Gov. Steve Bullock on Friday granted clemency for Barry Beach, who has served more than 30 years in prison for a murder he claims he did not commit.
The order issued Friday directs Beach’s sentence to time served, with an additional 10 years suspended. Additional requirements contained within the order direct Beach to serve the suspended portion of the sentence on probation under the supervision of the Department of Corrections.
The governor made the decision through House Bill 43, a law that gives him the power to grant clemency that kicked in Oct. 1. The law was inspired by Beach who has been denied parole four times despite growing public support and the backing of a bipartisan coalition of current and former state and federal officials.
A judge in Missouri has found Russ Faria not guilty of first-degree murder in the 2011 death of his wife.
After Judge Steven Ohmer of St. Louis Circuit Court delivered his verdict, Faria fell into the arms of one of his defense attorneys as his family began to cry in the courtroom.
Judge Ohmer called the investigation into the case “disturbing.”
A jury had convicted Faria of first degree murder in 2013. His wife Betsy was found stabbed 55 times on December 27th, 2011 in the couple’s home just outside Troy, Missouri.
After serving more than two years in prison, a judge granted Faria a new trial this past June, citing new evidence not presented at the first trial that could have changed the jurors’ minds, including information about Pamela Hupp, who the defense contended was a possible alternate suspect.
Hupp was reportedly the last person to see Betsy alive. She collected $150,000 in life insurance after becoming Betsy’s beneficiary several days before the killing. Hupp has denied any involvement in Betsy’s death.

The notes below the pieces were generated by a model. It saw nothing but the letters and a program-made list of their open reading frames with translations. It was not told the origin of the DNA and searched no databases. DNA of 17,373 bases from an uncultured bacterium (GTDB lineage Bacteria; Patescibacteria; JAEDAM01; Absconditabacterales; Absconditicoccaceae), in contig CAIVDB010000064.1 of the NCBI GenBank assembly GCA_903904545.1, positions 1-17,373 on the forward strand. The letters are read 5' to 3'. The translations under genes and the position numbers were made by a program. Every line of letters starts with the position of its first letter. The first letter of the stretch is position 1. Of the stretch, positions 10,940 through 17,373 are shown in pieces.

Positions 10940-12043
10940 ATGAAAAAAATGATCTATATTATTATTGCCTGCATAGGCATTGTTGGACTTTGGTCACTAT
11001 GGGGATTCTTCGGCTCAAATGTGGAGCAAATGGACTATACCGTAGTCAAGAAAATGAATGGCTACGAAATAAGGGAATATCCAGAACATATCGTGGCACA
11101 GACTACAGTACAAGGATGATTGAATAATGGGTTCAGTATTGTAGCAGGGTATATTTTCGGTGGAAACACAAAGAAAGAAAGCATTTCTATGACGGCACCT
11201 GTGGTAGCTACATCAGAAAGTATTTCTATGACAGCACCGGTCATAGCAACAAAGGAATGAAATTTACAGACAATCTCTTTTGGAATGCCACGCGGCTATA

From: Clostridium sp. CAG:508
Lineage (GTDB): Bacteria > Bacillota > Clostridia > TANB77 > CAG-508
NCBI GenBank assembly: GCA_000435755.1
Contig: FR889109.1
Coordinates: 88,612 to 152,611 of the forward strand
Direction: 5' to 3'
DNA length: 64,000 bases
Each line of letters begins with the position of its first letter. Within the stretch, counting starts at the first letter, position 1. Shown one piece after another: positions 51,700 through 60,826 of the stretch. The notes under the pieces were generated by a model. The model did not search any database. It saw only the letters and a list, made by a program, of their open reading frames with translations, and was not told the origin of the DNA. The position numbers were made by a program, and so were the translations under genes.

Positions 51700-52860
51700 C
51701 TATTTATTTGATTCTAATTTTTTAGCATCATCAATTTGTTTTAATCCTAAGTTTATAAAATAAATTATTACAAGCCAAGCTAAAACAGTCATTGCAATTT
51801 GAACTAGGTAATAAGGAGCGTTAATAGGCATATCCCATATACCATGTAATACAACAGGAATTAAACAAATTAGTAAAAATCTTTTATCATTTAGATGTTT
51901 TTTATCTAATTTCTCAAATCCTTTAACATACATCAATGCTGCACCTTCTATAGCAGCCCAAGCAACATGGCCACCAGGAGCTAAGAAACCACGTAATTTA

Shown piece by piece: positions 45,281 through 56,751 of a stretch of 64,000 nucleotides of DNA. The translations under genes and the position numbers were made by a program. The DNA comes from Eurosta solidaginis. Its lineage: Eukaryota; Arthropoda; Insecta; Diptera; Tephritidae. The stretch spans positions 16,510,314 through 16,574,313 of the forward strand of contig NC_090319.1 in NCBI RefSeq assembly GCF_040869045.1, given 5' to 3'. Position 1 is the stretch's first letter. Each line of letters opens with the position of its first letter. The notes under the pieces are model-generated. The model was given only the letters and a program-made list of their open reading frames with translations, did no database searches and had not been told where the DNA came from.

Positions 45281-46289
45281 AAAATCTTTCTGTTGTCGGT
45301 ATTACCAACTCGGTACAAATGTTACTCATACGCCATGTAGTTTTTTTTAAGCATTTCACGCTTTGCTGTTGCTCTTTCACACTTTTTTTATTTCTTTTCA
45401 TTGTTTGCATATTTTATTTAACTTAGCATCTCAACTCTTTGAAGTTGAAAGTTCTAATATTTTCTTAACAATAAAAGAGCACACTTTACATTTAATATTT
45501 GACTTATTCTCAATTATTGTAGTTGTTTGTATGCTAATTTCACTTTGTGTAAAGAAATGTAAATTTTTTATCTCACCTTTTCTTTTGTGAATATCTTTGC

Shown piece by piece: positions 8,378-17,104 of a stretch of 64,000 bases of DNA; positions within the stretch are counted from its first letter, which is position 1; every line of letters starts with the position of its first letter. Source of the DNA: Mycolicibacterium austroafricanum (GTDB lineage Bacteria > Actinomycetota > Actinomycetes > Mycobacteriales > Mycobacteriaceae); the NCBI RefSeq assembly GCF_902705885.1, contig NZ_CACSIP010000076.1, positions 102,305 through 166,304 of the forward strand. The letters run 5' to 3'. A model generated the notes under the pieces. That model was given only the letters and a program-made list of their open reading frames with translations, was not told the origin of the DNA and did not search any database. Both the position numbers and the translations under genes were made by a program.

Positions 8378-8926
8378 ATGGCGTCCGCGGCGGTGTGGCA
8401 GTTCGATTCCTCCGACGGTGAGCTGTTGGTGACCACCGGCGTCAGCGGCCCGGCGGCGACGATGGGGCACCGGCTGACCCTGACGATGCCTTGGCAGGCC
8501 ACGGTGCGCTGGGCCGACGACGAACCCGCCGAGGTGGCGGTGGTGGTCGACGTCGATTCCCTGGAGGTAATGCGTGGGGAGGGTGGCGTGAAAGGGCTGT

In the retrial, neither side called Hupp, though she had testified at the first trial. In a bizarre twist, a detective testified Thursday that Hupp told police for the first time this summer that she and Betsy had been lovers.
Other evidence presented included a pair of Faria’s slippers, which were found in a closet the night of the murder with Betsy’s blood on them, and a note found on a laptop stating the author, purportedly Betsy, was “afraid” of her husband. The defense maintains both were being used to frame Faria and could have easily been planted by the real killer.
Four alibi witnesses testified that Faria was with them, miles away from his and Betsy’s home, during the time she likely died.
Faria has always maintained his innocence, telling Keith Morrison in a 2014 Dateline report, “I know that I didn’t do it. I love my wife and I didn’t kill her.”
State District Judge Dominique Collins has ordered the release from prison of Steven Mark Chaney. He was convicted of the 1987 murders of an East Dallas couple, John and Sally Sweet. Nine witnesses testified to support Chaney’s alibi. Yet he was convicted by bite-mark junk science.
Beniah Alton Dandridge was released on October 1st, 2015 after Equal Justice Initiative presented evidence showing that he was innocent of the murder for which he spent 20 years in prison.
On May 5, 1995, Beniah Dandridge was charged with capital murder in the killing of Riley Manning Sr. in Montgomery, Alabama, based exclusively on the Alabama Bureau of Investigation’s assertion that bloody fingerprints found at the crime scene matched Mr. Dandridge. No other physical evidence connected Mr. Dandridge to the crime.
At trial, prosecutors relied on the ABI examiner’s testimony that the fingerprints definitely matched Mr. Dandridge. The only other evidence presented was the testimony of a jailhouse informant who, in exchange for a reduced sentence in a pending case, said Mr. Dandridge told him he was involved in the crime.
Mr. Dandridge testified that he had nothing to do with the murder and presented evidence, corroborated by other witnesses, that he was elsewhere at the time of the crime. The jury convicted him of the lesser offense of intentional murder, and he was sentenced to life in prison.
In state postconviction proceedings, David Suddeth, who was also charged with killing Mr. Manning and pleaded guilty to capital murder to avoid the death penalty, provided a sworn statement that Mr. Dandridge was not present when Mr. Manning was killed. The jailhouse informant also said in a sworn affidavit that he testified falsely against Mr. Dandridge to obtain a reduced sentence.